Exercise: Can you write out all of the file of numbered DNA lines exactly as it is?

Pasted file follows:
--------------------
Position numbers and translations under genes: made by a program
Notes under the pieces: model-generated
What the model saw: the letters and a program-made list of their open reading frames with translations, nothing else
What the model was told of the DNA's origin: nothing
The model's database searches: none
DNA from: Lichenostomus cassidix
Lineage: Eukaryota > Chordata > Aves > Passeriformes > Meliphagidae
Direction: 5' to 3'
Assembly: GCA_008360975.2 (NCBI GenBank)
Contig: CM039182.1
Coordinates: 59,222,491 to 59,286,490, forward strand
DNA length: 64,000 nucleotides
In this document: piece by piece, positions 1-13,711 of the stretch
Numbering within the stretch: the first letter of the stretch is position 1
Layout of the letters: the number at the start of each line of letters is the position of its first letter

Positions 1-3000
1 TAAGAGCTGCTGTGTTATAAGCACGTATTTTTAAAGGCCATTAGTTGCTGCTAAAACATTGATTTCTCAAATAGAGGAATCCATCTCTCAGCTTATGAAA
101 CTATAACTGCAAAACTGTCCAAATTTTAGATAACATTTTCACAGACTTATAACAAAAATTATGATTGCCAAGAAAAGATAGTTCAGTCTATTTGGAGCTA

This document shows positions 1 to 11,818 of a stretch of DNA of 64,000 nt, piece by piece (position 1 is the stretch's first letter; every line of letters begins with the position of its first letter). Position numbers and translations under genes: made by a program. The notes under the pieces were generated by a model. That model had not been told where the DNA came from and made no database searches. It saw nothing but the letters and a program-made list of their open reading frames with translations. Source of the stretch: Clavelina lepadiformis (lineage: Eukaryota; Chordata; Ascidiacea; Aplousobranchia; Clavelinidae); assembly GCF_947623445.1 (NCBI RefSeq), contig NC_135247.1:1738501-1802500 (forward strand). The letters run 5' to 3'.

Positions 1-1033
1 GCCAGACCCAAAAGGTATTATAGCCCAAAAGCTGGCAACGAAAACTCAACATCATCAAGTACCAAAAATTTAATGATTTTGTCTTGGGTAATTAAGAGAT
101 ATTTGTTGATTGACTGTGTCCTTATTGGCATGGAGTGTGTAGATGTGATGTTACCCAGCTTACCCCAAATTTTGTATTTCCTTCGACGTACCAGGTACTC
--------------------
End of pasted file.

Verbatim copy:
Position numbers and translations under genes: made by a program
Notes under the pieces: model-generated
What the model saw: the letters and a program-made list of their open reading frames with translations, nothing else
What the model was told of the DNA's origin: nothing
The model's database searches: none
DNA from: Lichenostomus cassidix
Lineage: Eukaryota > Chordata > Aves > Passeriformes > Meliphagidae
Direction: 5' to 3'
Assembly: GCA_008360975.2 (NCBI GenBank)
Contig: CM039182.1
Coordinates: 59,222,491 to 59,286,490, forward strand
DNA length: 64,000 nucleotides
In this document: piece by piece, positions 1-13,711 of the stretch
Numbering within the stretch: the first letter of the stretch is position 1
Layout of the letters: the number at the start of each line of letters is the position of its first letter

Positions 1-3000
1 TAAGAGCTGCTGTGTTATAAGCACGTATTTTTAAAGGCCATTAGTTGCTGCTAAAACATTGATTTCTCAAATAGAGGAATCCATCTCTCAGCTTATGAAA
101 CTATAACTGCAAAACTGTCCAAATTTTAGATAACATTTTCACAGACTTATAACAAAAATTATGATTGCCAAGAAAAGATAGTTCAGTCTATTTGGAGCTA

This document shows positions 1 to 11,818 of a stretch of DNA of 64,000 nt, piece by piece (position 1 is the stretch's first letter; every line of letters begins with the position of its first letter). Position numbers and translations under genes: made by a program. The notes under the pieces were generated by a model. That model had not been told where the DNA came from and made no database searches. It saw nothing but the letters and a program-made list of their open reading frames with translations. Source of the stretch: Clavelina lepadiformis (lineage: Eukaryota; Chordata; Ascidiacea; Aplousobranchia; Clavelinidae); assembly GCF_947623445.1 (NCBI RefSeq), contig NC_135247.1:1738501-1802500 (forward strand). The letters run 5' to 3'.

Positions 1-1033
1 GCCAGACCCAAAAGGTATTATAGCCCAAAAGCTGGCAACGAAAACTCAACATCATCAAGTACCAAAAATTTAATGATTTTGTCTTGGGTAATTAAGAGAT
101 ATTTGTTGATTGACTGTGTCCTTATTGGCATGGAGTGTGTAGATGTGATGTTACCCAGCTTACCCCAAATTTTGTATTTCCTTCGACGTACCAGGTACTC